School of Mechanical Engineering Faculty Candidate Seminar
|Event Date:||March 6, 2014|
|Speaker Affiliation:||Ph.D. Candidate
Department of Mechanical Engineering
University of Minnesota
|Sponsor:||School of Mechanical Engineering|
|Contact Name:||Cynthia Dalton
The emerging field of thermo-plasmonics has enabled unprecedented opportunities in drug delivery, gene silencing, and selective cell or tumor destruction with nano- to macroscale spatiotemporal control using a laser “switch” enabled by plasmonic nanoparticle absorption and heat generation. In this seminar, I will first discuss a brief overview of the area of thermo-plasmonics and the opportunities this technology presents. This will be followed by two example applications in the areas of therapeutics and diagnostics, respectively. The first probes the thermal denaturation of proteins, a process critical to cell injury, cancer treatment and food science. Here I will present an attempt to better quantify and understand protein denaturation kinetics in multiple thermal regimes to ultimately better predict cell injury. The second involves a new biosensing modality, Thermal Contrast, developed to significantly improve the sensitivity of lateral flow immunoassay (LFA). LFA is an inexpensive, simple, portable, and robust diagnostic test, and is utilized widely in medicine, agriculture, and over-the-counter personal use (e.g. pregnancy test). However, one universally acknowledged weakness is the low sensitivity. Thermal contrast dramatically improves the sensitivity of commercially available LFAs by 10-100 fold with laser plasmonic activation and heating of the same gold nanoparticles that are currently used only as visual labels in existing LFAs. Further development efforts underway include: (1) re-design of the LFA specifically for thermal contrast with plasmonic nanoparticles, (2) clinical collaborations in infectious disease diagnosis, and (3) medical device development and translation (thermal contrast readers). I will conclude with future opportunities in fundamental thermo-plasmonic and nano-bio research that can lead to platform technologies to design highly sensitive biosensors for point-of-care diagnosis and probe protein functions in molecular and cell biology.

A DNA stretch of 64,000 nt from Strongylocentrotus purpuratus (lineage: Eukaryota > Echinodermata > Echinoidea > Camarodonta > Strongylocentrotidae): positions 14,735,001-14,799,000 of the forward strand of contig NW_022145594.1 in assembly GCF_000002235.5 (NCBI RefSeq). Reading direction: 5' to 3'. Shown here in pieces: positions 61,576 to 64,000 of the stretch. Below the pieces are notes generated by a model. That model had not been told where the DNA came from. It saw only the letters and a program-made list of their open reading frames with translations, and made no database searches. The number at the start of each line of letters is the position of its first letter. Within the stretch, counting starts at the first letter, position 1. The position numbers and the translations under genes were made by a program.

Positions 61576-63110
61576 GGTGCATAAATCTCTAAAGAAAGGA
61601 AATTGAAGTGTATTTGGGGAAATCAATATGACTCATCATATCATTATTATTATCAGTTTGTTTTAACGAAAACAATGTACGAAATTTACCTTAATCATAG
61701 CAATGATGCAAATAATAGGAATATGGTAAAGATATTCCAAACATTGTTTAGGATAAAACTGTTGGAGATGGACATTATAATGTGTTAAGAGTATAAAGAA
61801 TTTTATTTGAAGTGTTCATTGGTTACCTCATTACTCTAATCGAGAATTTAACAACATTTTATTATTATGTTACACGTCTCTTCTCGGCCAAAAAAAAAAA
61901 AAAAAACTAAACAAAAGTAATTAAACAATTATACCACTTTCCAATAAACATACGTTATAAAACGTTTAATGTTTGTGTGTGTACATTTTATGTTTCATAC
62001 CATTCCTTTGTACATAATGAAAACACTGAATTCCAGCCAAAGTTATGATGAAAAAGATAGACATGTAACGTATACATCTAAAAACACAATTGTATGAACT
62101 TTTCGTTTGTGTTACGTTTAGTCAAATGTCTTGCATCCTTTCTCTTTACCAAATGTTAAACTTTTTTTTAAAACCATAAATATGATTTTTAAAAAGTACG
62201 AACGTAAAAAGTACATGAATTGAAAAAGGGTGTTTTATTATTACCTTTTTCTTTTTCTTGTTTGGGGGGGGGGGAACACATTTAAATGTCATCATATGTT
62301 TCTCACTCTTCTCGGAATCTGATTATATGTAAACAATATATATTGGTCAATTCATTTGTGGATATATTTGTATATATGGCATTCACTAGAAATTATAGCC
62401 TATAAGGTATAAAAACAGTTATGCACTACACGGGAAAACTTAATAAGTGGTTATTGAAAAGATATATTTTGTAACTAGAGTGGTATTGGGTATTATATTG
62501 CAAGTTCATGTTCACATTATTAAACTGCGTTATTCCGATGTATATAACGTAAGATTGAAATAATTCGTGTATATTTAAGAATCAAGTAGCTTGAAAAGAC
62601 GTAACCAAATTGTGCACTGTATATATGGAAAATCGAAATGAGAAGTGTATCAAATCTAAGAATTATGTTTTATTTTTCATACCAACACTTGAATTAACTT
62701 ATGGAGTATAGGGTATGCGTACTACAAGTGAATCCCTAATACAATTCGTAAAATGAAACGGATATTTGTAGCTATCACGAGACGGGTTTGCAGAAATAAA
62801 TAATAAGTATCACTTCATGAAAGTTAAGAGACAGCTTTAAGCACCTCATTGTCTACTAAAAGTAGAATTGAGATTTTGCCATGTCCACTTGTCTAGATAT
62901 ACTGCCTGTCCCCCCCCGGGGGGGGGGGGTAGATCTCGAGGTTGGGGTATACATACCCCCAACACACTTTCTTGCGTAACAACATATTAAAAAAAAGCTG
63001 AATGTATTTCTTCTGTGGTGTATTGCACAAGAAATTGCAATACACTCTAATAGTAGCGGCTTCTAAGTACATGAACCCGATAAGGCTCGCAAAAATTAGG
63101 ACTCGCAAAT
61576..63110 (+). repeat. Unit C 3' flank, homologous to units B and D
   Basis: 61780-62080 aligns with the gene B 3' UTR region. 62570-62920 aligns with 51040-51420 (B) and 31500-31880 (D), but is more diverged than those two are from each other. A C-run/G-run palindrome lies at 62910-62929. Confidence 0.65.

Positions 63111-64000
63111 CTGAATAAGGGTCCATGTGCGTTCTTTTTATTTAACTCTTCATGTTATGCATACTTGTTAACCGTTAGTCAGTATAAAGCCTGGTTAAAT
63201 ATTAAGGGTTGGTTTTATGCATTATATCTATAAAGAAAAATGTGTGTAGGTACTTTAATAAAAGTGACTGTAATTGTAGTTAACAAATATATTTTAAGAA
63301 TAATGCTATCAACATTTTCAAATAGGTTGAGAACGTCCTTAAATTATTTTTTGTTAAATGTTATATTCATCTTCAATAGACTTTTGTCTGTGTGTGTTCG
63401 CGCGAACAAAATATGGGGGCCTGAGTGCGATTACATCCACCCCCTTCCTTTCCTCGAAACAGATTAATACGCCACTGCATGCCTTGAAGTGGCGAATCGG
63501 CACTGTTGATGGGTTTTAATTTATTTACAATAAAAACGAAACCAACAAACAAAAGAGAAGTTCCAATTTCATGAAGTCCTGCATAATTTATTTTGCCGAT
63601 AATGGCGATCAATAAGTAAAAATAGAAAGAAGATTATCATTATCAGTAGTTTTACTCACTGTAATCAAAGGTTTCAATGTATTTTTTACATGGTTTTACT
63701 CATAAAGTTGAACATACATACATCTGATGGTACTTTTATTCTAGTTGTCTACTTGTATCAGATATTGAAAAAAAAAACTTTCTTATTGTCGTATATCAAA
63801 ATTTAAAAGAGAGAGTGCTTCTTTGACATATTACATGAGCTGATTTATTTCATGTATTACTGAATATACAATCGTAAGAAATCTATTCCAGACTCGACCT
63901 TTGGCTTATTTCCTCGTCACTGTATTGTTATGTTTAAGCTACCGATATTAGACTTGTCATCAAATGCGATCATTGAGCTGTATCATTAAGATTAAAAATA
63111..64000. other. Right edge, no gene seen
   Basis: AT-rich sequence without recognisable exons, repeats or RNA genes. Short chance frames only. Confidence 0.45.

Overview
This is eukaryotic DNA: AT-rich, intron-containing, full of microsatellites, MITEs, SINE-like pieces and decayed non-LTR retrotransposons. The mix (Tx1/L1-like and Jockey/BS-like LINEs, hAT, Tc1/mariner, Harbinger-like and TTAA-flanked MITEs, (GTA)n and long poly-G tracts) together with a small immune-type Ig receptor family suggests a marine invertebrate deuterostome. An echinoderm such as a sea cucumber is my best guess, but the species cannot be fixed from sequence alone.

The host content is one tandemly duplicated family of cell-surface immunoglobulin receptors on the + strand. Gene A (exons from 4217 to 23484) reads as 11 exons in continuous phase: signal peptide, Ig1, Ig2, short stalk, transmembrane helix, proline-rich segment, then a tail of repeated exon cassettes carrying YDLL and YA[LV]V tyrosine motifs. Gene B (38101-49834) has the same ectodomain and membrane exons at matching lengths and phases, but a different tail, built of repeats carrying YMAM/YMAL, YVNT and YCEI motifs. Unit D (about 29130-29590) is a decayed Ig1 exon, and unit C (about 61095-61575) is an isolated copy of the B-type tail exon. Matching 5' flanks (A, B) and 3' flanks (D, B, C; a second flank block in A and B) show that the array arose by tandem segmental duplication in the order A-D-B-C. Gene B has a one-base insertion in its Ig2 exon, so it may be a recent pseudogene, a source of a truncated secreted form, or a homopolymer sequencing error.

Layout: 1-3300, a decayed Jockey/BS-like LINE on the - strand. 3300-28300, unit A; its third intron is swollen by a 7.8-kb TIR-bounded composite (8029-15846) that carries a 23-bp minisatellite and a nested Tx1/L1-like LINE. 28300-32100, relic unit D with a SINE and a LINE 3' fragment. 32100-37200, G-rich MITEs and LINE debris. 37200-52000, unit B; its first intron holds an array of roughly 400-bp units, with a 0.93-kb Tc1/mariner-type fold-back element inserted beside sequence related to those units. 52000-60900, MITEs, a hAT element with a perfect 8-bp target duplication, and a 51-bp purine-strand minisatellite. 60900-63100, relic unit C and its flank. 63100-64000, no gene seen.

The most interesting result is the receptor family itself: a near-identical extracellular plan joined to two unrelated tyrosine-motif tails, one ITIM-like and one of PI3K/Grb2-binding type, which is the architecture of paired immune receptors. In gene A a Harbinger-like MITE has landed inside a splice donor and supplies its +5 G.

Zhenpeng Qin is a PhD candidate in the Department of Mechanical Engineering at the University of Minnesota, working in the Bioheat and Mass Transfer Laboratory directed by Professor John C. Bischof. His research interests center on the fundamental understanding of multiscale interactions between nanoparticles and biomolecules (proteins and lipids) and applications of this knowledge to diagnostics and therapeutics. His work in the area of diagnostics has led to several synergistic collaborations, internal and external funding, and a start-up company Vigilant Diagnostics. He received multiple fellowships and conference travel awards including the Interdisciplinary Doctoral Fellowship (2012-2013) & Doctoral Dissertation Fellowship (2013-2014) from the University of Minnesota, and Bill & Melinda Gates Foundation travel award from American Society of Tropical Medicine and Hygiene. Prior to his PhD work at Minnesota, he obtained a BS in Thermal and Power Engineering from Xi’an Jiaotong University (2007) and a MS in Mechanical Engineering from University of Akron (2009).
Faculty Host: Professor Nicole Key